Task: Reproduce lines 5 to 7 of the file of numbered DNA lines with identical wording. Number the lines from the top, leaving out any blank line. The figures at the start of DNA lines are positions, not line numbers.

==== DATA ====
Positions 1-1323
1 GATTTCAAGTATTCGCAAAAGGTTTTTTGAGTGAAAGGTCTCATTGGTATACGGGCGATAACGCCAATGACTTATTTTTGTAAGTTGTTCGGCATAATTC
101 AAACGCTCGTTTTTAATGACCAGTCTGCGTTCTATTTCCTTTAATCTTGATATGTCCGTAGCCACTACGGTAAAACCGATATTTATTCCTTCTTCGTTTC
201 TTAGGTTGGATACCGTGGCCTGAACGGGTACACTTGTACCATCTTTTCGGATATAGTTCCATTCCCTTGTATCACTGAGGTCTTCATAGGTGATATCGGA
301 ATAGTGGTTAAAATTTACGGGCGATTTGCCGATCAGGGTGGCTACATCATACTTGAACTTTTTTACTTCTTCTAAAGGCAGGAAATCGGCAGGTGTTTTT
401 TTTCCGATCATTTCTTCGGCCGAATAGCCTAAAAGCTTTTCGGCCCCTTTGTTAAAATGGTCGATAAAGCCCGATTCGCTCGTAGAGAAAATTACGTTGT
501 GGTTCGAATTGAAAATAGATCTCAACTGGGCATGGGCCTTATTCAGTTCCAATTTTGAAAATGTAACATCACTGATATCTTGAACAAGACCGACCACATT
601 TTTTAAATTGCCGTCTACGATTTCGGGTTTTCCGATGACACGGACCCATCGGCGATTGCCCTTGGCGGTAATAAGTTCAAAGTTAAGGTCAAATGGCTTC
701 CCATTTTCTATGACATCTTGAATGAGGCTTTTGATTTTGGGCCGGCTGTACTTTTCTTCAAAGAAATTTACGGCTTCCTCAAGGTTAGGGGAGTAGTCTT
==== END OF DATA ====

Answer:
301 ATAGTGGTTAAAATTTACGGGCGATTTGCCGATCAGGGTGGCTACATCATACTTGAACTTTTTTACTTCTTCTAAAGGCAGGAAATCGGCAGGTGTTTTT
401 TTTCCGATCATTTCTTCGGCCGAATAGCCTAAAAGCTTTTCGGCCCCTTTGTTAAAATGGTCGATAAAGCCCGATTCGCTCGTAGAGAAAATTACGTTGT
501 GGTTCGAATTGAAAATAGATCTCAACTGGGCATGGGCCTTATTCAGTTCCAATTTTGAAAATGTAACATCACTGATATCTTGAACAAGACCGACCACATT